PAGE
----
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TUBERCULOSIS

A PRESENTATION BY B.I.T.W PRODUCTIONS


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stroke, and STD.
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INTRODUCTION
• Tuberculosis, MTB, or TB (short for tubercle bacillus) is
a common, and in many cases lethal, infectious disease
caused by various strains of mycobacteria, usually
Mycobacterium tuberculosis.
• Tuberculosis typically attacks the lungs, but can also
affect other parts of the body. It is spread through the
air.
• Tuberculosis has been present in humans since
antiquity at the latest. Skeletal remains show
prehistoric humans (4000 BC) had TB, and researchers
have found tubercular decay in the spines of Egyptian
mummies dating from 3000–2400 BC.
CAUSES (Mycobacteria)

• The main cause of TB is Mycobacterium tuberculosis, a


small, aerobic, nonmotile bacillus.
• The high lipid content of this pathogen accounts for
many of its unique clinical characteristics. It divides
every 16 to 20 hours, which is an extremely slow rate
compared with other bacteria.
• Other known pathogenic mycobacteria include
M. leprae, M. avium, and M. kansasii.
CAUSES (Risk Factor)
• The most important risk factor globally is HIV; 13% of
all TB cases are infected by the virus.
• This is a particular problem in sub-Saharan Africa,
where rates of HIV are high.
• Tuberculosis is closely linked to both overcrowding and
malnutrition, making it one of the principal diseases of
poverty.
• Those who smoke cigarettes have nearly twice the risk
of TB than non-smokers.
• Other disease states can also increase the risk of
developing tuberculosis, including alcoholism and
diabetes mellitus (threefold increase).
SYMPTOMS
• TB patient develops small round lesions (tubercles)
• General signs and symptoms include fever, chills, night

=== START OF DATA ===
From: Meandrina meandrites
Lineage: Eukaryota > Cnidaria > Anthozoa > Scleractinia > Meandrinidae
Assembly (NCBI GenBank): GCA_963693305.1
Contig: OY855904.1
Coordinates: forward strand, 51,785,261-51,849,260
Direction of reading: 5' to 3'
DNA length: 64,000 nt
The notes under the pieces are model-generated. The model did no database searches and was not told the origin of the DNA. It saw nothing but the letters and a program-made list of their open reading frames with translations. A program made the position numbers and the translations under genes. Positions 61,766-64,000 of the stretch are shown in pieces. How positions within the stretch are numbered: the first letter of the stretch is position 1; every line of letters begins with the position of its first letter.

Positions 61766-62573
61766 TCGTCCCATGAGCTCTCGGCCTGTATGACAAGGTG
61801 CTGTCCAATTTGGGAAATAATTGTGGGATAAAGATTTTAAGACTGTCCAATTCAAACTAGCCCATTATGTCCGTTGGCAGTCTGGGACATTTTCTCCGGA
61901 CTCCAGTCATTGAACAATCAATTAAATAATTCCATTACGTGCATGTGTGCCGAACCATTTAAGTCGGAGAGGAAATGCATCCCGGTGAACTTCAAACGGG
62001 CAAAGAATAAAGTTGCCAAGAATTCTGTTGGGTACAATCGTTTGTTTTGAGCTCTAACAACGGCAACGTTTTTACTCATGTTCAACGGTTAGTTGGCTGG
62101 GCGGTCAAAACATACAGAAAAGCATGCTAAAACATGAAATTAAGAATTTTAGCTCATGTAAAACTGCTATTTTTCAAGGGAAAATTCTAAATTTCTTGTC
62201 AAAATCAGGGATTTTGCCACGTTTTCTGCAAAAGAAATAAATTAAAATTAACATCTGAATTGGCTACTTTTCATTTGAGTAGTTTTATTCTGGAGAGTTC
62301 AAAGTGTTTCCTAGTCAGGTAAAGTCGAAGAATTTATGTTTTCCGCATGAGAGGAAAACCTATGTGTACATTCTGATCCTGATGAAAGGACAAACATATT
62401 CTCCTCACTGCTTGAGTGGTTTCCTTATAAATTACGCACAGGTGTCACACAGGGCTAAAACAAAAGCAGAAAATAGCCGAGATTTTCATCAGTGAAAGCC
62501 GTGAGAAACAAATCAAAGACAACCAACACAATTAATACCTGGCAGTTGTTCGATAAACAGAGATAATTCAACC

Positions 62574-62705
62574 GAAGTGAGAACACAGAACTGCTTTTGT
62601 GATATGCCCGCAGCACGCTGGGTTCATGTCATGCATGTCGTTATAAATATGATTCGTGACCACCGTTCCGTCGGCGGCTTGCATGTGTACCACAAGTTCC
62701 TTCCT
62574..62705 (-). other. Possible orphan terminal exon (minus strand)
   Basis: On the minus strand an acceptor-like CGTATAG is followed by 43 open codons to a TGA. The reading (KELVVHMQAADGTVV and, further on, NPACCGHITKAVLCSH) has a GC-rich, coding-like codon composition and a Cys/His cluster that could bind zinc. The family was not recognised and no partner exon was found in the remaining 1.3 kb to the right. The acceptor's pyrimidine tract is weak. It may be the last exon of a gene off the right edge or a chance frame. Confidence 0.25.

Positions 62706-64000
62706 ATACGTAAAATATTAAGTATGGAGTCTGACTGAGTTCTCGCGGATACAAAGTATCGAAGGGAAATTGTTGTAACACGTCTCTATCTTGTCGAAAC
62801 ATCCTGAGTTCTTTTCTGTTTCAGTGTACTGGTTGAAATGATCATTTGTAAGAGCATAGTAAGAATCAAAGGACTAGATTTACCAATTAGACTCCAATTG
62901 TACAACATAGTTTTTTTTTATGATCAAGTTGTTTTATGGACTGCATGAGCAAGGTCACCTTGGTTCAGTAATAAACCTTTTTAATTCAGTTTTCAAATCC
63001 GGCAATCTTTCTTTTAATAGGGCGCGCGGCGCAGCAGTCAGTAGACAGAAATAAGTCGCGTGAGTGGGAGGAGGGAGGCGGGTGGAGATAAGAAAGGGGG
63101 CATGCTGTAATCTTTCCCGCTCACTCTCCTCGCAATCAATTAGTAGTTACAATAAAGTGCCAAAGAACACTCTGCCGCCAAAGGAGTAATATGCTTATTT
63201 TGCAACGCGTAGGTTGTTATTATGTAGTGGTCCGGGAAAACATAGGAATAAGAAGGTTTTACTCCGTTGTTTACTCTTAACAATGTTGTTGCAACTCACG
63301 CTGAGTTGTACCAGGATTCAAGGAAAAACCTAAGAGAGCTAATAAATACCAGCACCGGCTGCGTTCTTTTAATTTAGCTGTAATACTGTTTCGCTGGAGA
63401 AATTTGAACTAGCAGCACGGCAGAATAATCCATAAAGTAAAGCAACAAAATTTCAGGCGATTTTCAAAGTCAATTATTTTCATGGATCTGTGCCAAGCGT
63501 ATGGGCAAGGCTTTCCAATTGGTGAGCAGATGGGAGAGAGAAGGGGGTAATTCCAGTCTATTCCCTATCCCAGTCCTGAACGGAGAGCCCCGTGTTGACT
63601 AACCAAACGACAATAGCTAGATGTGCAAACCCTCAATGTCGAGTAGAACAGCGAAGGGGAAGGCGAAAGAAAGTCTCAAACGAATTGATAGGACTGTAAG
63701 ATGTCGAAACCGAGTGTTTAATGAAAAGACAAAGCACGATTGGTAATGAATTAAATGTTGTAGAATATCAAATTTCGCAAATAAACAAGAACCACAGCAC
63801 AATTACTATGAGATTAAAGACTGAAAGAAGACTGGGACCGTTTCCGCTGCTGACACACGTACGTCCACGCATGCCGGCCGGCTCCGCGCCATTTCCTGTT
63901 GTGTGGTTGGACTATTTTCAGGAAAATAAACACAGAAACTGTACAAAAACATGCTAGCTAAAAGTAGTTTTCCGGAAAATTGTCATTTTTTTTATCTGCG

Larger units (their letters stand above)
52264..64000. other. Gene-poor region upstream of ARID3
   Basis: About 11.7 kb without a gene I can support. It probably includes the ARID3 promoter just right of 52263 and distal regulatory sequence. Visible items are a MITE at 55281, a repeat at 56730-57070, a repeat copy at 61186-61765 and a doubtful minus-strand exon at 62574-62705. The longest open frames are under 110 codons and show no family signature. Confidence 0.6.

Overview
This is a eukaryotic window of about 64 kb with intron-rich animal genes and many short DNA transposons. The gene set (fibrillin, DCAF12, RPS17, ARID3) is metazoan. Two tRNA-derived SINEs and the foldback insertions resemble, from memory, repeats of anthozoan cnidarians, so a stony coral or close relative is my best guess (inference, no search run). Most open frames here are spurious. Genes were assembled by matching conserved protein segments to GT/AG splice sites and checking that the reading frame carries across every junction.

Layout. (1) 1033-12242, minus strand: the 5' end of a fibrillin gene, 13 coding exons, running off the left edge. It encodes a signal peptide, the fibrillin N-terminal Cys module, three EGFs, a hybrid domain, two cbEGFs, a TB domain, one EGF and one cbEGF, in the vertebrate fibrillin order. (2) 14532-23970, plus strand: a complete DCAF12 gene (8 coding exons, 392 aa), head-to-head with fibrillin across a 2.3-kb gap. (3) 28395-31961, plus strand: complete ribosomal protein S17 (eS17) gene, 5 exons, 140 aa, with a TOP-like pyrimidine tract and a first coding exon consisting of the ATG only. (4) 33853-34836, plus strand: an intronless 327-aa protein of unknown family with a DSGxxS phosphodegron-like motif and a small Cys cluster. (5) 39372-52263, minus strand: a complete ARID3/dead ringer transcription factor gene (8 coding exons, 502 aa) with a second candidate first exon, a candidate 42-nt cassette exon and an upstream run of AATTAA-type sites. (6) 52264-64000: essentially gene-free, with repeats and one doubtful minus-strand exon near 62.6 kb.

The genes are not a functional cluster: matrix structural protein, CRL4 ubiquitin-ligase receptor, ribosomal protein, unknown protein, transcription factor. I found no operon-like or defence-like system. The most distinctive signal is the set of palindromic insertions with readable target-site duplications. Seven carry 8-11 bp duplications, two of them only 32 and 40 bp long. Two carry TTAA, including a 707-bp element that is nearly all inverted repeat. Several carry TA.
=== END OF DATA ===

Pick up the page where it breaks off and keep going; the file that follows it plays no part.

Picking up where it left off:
sweats, loss of appetite, weight loss, and fatigue, and
significant finger clubbing may also occur.
Pulmonary
• If a tuberculosis infection does become active, it most
commonly involves the lungs (in about 90% of cases).
Symptoms may include chest pain and a prolonged
cough producing sputum.
Extrapulmonary
• The infection spreads outside the respiratory organs,
causing other kinds of TB.
TRANSMISSION
• When people with active pulmonary TB cough, sneeze,
speak, sing, or spit, they expel infectious aerosol
droplets 0.5 to 5.0 µm in diameter.
• People with prolonged, frequent, or close contact with
people with TB are at particularly high risk of becoming
infected.
• If someone does become infected, it typically takes
three to four weeks before the newly infected person
becomes infectious enough to transmit the disease to
others.
TREATMENT & PREVENTION
Vaccines
• The only currently available vaccine as of 2011 is
bacillus Calmette–Guérin (BCG) which, while it is
effective against disseminated disease in childhood,
confers inconsistent protection against contracting
pulmonary TB.
Public health
• The World Health Organization declared TB a "global
health emergency" in 1993, and in 2006, the Stop TB
Partnership developed a Global Plan to Stop
Tuberculosis that aims to save 14 million lives between
its launch and 2015.